Andalucia barrels along at a breakneck pace with snarky little piano glissandos and a kettledrum roll out. Night and Day features a brief fugue between blazing brass and the steel guitar of Tim Obetz, with random bits of lyrics that predate Lee “Scratch” Perry and dub by twenty years. The barely two-minute version of Take the A Train, like much else here, owes a debt to Spike Jones with its tribal percussion and barking horns that winds down into jungly ambience fueled by Rusty Scott’s organ. Boulevard of Broken Dreams is reinvented as a cartoonish cha-cha, slinking along with the scrape of a guacharaca, doot-doot-doot vocals and finally an exuberant Yaure Muniz trumpet solo followed by a surprisingly subdued one on piano by Mr. Ho himself. With its absurdly garish horn chart, Music Makers has gruff baritone sax trading riffs impishly with the steel. And the girlie chorus on Frenesi are clearly unable to keep a straight face as they doot-doot-doot amidst the crazed doublestops of the high brass.

The rest of the album is a mixed bag. Sentimental Journey is simply unlistenable, and Mini Skirt, a familiar theme for surf music fans, hasn’t aged well – in the Cee-Lo Green era, those wolf-whistles are annoyingly cutesy. The three remaining tracks, Let’s Dance, Dancing in the Dark and the surprisingly straight-up, genially bluesy Street Scene are more good-naturedly amusing: lose the steel guitar, the funeral parlor organ and those ridiculous, blaring brass crescendos and what you’d be left with is just plain good big band jazz. Whether the rest of this is jazz, or what it is, is up to you to figure out. Maybe it’s best not to: like Sartre said, once you name something, you kill it.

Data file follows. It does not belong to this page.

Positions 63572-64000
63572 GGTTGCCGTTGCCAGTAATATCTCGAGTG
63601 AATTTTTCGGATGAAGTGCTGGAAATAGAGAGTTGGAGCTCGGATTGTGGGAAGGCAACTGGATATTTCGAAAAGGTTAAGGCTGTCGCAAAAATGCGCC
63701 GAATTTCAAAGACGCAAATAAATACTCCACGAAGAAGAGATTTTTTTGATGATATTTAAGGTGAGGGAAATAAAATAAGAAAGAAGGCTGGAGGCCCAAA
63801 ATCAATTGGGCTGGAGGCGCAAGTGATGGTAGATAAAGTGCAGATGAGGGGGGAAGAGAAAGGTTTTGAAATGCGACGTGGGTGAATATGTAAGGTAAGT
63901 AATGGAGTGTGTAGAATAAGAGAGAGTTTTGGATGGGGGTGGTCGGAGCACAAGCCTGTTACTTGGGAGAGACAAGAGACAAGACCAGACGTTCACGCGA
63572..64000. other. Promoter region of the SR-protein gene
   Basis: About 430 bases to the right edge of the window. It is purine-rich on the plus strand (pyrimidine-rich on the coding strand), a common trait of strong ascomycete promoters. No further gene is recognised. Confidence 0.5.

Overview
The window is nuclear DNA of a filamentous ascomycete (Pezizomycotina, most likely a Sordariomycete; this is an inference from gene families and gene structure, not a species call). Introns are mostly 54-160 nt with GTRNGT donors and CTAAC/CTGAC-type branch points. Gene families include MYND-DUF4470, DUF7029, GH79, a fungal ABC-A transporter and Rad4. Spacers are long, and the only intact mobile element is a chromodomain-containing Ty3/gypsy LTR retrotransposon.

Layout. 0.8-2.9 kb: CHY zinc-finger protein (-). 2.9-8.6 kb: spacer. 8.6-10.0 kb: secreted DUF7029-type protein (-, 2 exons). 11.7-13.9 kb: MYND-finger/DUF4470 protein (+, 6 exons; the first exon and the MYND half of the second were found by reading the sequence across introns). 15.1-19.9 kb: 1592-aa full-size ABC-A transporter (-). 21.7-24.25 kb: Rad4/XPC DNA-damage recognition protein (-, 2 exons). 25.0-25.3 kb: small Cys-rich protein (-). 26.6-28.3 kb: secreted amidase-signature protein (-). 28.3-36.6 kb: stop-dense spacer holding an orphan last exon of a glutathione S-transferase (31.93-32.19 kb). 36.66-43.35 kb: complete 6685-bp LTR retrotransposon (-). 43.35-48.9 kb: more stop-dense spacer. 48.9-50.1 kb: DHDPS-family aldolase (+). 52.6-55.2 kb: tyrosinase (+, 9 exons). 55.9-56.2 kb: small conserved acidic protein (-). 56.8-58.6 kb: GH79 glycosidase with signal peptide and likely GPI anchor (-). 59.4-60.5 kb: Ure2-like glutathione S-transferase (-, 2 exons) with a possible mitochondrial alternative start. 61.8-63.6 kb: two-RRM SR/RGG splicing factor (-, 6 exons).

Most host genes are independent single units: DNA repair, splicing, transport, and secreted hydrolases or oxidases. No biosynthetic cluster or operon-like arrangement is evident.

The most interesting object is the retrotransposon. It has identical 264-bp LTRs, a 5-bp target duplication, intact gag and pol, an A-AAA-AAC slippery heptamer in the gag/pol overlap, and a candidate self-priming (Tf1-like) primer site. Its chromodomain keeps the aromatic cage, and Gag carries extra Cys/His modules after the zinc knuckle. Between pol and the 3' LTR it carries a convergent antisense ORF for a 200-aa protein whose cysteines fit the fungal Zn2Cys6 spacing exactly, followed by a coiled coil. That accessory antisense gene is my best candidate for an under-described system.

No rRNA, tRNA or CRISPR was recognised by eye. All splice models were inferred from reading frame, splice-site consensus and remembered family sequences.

December 5, 2010 Posted by | jazz, latin music, Music, music, concert, review, Reviews | , , , , , , , , , , , , , , , , , , , , , , , , , , , , , , , , , , , , , , , , , | Leave a comment

The Hottest New Big Band in NYC

The Ayn Sof Orchestra and Bigger Band are the most exciting new development in big band jazz in New York. To call them the “Jewish big band” is to say that they play large ensemble jazz works liberally sprinkled with themes and motifs from Jewish music. Some of the compositions are jazz arrangements of folk songs; their originals, contributed by several members of the ensemble, draw sometimes deeply, sometimes loosely on klezmer or Middle Eastern melodies. The group, a mix of some of the most highly sought-after jazz talents in the city, has been playing together for about a year, with a monthly residency at bandleader/tenor sax player Greg Wall’s Sixth Street Synagogue. Monday night’s sold-out show at the Cell Theatre in the West Village was a revelation.